I’ll hold off commenting further until the next chapter, but suffice to say I’m struggling to see God in all of this. Where are you father? What are you thinking? I know you, I love you, this is not your plan for humanity.

Joshua 5

Wow, Joshua is so easy to read after the minor prophets!  This chapter is about preparations to claim the promised land.

The men of generation who were in Egypt would not see the promised land because of their repeated unfaithfulness. Only their children, born in the 40 years wandering would claim it. It was easy to tell… no circumcisions had been done in the road. They do catch-up and thankfully rest for a few days to heal.

It says something about their life spans that 40 years would do it.

Manna, the magical travelling food from heaven, stops, and they eat passover from the land for the first time since leaving. How significant that would be.

There is a calm safety because the local kings heard the story of the blessed crossing of Jordan. They realise opposition is futile.

Then at the end of the chapter Joshua encounters a person who turns out to be a military angel, the “commander of the lords army”.

I keep remembering how the u.s. slaves sang about crossing the Jordan, reaching the promised land. How vivid that longing must have been to the people who sailed over the sea and arrived at that America.

All of this is about the lords plan, the lords protection, the lords time. It is our only safety.

Malachi 3

You can’t fool God

Compared to chapter 2, the mood turns a little bit happier, but I still keep getting wrongfooted by the tone. It’s like a bad relationship, it’s the end of the old testament and God sounds tired.

The book is structured like a series of conversations between god and his people. But they are bad conversations, the ones when a relationship is under strain.

The prayers of the people sound to God like the unrealistic promises of the partner who has failed too many times.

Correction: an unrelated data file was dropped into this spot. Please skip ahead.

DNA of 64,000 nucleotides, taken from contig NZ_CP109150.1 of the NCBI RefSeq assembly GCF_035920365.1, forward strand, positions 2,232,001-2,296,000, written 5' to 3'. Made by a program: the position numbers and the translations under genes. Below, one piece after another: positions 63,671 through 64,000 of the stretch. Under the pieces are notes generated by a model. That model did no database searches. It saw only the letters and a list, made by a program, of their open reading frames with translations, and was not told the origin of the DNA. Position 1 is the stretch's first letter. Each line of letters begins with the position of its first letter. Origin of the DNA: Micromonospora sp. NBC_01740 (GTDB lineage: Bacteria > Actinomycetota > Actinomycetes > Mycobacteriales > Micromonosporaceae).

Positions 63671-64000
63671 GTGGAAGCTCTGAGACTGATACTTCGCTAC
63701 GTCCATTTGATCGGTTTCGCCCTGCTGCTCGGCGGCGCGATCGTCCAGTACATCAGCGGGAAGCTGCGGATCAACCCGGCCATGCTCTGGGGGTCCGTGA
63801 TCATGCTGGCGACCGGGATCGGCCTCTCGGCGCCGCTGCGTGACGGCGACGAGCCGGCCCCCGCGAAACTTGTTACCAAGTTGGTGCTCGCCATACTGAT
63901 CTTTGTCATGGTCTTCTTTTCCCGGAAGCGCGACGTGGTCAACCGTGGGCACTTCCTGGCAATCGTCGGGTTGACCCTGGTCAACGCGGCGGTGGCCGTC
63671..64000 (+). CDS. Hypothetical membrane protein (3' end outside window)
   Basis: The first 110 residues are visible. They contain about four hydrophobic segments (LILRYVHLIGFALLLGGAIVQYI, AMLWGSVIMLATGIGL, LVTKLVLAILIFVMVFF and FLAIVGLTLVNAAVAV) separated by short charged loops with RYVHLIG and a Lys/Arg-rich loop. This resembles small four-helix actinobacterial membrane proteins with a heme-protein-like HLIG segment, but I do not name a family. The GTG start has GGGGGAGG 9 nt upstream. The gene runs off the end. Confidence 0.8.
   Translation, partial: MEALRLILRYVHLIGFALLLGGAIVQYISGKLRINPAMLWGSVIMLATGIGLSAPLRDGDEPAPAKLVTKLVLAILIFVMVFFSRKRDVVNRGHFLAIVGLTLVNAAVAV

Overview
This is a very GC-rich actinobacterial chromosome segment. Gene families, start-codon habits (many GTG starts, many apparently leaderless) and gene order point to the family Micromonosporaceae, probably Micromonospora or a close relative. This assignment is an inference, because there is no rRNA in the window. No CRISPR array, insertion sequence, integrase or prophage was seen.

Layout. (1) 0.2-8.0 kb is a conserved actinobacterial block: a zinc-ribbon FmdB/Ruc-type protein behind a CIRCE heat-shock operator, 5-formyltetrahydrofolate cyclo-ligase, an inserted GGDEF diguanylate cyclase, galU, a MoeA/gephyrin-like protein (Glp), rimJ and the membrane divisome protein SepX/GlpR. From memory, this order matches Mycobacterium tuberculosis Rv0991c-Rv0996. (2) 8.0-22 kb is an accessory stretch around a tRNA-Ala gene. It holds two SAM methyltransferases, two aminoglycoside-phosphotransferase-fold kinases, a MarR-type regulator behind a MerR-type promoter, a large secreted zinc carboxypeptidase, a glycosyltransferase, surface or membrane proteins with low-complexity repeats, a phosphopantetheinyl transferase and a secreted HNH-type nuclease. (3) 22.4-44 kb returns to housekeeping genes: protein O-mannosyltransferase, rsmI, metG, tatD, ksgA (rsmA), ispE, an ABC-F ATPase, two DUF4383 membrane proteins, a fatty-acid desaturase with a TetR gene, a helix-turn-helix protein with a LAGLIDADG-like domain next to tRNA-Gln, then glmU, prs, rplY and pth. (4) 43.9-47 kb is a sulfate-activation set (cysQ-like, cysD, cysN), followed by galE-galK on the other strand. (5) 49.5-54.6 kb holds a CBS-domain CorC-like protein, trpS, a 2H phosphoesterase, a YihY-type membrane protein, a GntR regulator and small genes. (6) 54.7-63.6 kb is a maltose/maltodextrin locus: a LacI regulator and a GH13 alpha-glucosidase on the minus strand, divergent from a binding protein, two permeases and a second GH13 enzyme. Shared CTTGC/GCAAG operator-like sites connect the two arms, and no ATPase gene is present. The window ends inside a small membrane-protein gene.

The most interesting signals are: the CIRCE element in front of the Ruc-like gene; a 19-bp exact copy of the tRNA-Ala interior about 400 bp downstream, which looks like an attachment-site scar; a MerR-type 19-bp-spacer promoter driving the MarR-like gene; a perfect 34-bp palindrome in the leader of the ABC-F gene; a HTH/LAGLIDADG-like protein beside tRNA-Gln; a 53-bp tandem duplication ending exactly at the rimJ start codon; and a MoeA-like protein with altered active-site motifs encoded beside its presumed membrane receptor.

He promises good things but even his covenants are turned to cynicism and futility, because people won’t be capable of benefiting from them.

Through all that there is hope, but only for a faithful few.

So it starts talking about the Messiah, like a ray of sun breaking through the clouds of the last chapter, but the sun can also burn… who can stand it’s heat? The dross will be burned away. Some will remain and be acceptable to God, but gods coming will be a terrible day of reckoning for many, the defrauders, the oppressors, the adulterers. Gulp. Hooray?

Then God accuses them if robbing him. “How?” they ask. By cheating on the tithe. A lavish promise follows of how abundantly overflowing the blessing will be if they test out faithful tithing. But they aren’t doing it.

He then accuses them of arrogance because they resent their religious observances when the irreligious keep prospering.

God is saying “I know you. Do you think I don’t see these things? You may be able to fool each other, even yourself, but you can’t hide your empty selfishness from me with fake religion and hypocritical respectability”

And there are some who respond, who accept the word. In the fullness of time it will be clear who they are, even if it’s not obvious now.

I keep visualising God here like Humphrey Bogart in those cynical film noirs. Femmes fatale and wise guys keep trying to put it over on him, but he always calls it out. Just when you think there is nothing but cynicism, there is exceptional tenderness for the real thing. All the more precious because it is so rare.

 

Zechariah 2

A season when things happen. The old testament has this sense of a plan that seems random from the outside. From the moment Abraham happens to walk one way and not another and sees a burning bush, the story of God’s intervention with the world just happens to god’s agenda, in his time.

This chapter has a sense of things all coming in a rush, and many of the plans of God on show.

A man is despatched to measure the size of the literal Jerusalem, but an angel rushes to tell of a cosmic Jerusalem that has walls of God’s fire and contains people of all nations.

It tells of the Messiah, of God sending god to live among us.

There is retribution coming for the nations who plundered Jerusalem, and justice for his people. But also salvation for all. It is a mighty vision of God’s power, and the season for it is now. “Be still”, it concludes, for god has roused himself from his holy dwelling.

A good response to the power of God.

Ezra 2

All the 42000 people who were returned to Jerusalem. You have to feel for the 600 or so who made the trek but couldn’t establish their family records.